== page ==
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Zimbabwe Says IMF Gives $510 Million

Zimbabwe says the International Monetary Fund is giving it $510 million from a fund for countries struggling to recover from the global recession.

A report in Zimbabwe's state-run Herald newspaper Friday says the IMF has already dispersed about $400 million, with the rest of the money expected next week.

The IMF has not yet commented on the report.

Zimbabwean leaders have been seeking billions of dollars in foreign aid to lift the country out of a long and deep economic crisis.

Earlier this year, the IMF agreed to provide technical help and supervision to Zimbabwe's central bank.

But the IMF has not given financial assistance to Zimbabwe since 1999, and suspended Zimbabwe's membership in 2001.

Zimbabwe owes the IMF at least $133 million.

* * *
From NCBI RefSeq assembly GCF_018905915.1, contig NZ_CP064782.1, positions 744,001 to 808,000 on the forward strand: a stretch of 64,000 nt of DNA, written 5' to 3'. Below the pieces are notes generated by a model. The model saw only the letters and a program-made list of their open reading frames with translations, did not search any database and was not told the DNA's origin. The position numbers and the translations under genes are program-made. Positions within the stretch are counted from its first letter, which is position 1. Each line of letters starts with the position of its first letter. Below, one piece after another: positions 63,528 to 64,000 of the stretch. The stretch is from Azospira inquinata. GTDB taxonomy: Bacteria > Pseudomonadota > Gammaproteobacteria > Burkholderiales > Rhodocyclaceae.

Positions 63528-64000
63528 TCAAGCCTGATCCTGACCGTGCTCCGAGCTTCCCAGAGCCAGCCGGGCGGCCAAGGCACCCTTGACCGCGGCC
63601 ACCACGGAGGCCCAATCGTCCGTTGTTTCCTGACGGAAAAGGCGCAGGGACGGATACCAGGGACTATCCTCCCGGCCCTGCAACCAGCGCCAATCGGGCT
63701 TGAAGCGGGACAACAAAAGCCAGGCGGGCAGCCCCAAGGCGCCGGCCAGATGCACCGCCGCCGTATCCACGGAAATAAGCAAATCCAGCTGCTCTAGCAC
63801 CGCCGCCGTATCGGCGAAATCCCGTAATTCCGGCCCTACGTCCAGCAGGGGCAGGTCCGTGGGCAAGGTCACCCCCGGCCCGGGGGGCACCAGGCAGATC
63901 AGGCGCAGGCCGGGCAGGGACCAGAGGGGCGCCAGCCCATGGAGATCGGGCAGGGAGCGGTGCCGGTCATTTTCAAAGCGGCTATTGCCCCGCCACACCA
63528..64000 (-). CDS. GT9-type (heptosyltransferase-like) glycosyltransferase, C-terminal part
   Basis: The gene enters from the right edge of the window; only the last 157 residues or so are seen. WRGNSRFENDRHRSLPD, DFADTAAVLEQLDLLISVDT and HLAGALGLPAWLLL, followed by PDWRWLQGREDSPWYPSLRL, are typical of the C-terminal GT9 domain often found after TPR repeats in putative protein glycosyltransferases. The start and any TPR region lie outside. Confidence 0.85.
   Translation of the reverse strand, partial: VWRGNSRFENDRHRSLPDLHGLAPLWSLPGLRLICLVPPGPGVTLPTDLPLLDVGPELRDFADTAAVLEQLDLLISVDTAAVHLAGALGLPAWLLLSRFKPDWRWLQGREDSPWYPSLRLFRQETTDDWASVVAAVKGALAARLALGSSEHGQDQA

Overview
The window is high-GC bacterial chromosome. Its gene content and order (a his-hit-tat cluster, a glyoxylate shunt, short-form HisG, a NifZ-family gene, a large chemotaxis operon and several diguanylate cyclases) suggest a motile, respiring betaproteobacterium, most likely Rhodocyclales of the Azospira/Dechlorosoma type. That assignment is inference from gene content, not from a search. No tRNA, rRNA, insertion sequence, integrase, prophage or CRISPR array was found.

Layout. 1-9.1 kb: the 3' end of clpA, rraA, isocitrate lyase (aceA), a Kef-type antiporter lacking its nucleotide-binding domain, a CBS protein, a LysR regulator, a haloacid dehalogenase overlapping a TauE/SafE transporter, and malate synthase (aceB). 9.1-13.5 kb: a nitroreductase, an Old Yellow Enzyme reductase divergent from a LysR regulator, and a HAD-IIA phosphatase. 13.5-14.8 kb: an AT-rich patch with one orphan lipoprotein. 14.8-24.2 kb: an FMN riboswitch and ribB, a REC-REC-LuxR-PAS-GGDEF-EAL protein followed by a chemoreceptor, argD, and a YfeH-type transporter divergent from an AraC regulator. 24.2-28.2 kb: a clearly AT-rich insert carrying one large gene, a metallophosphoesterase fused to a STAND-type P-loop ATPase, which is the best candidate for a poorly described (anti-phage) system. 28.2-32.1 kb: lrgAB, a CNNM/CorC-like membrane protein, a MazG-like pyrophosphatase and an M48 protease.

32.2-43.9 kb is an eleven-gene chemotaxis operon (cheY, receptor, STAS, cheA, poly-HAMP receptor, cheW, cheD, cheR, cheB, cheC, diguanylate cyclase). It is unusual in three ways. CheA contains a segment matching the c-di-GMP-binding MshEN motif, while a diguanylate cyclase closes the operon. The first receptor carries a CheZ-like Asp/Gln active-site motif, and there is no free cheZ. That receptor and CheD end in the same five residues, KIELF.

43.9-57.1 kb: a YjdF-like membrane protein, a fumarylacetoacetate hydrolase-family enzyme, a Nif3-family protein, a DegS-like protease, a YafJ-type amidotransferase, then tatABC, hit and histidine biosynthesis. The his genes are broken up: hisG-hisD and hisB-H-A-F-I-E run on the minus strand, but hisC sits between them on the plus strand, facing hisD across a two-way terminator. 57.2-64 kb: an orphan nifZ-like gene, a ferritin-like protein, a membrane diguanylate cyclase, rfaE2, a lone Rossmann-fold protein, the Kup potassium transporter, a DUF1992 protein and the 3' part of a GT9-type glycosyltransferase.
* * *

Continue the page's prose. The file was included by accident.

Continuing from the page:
The Herald quotes central bank governor Gideon Gomo as saying an agreement was reached with IMF representatives after "constant delicate discussions" over the past few months.

Western countries have pledged only small amounts of aid to Zimbabwe because of concerns that President Robert Mugabe and his allies will misuse the money.

Critics of Mr. Mugabe accuse him of gross human rights abuses and mismanaging the economy, which was once of the strongest in southern Africa.

The country has struggled with years of food shortages and hyperinflation that last year was measured at 230 million percent.

Mr. Mugabe blames the problems on sanctions against his government and interference from former colonial power Britain.

Some information for this report was provided by Reuters.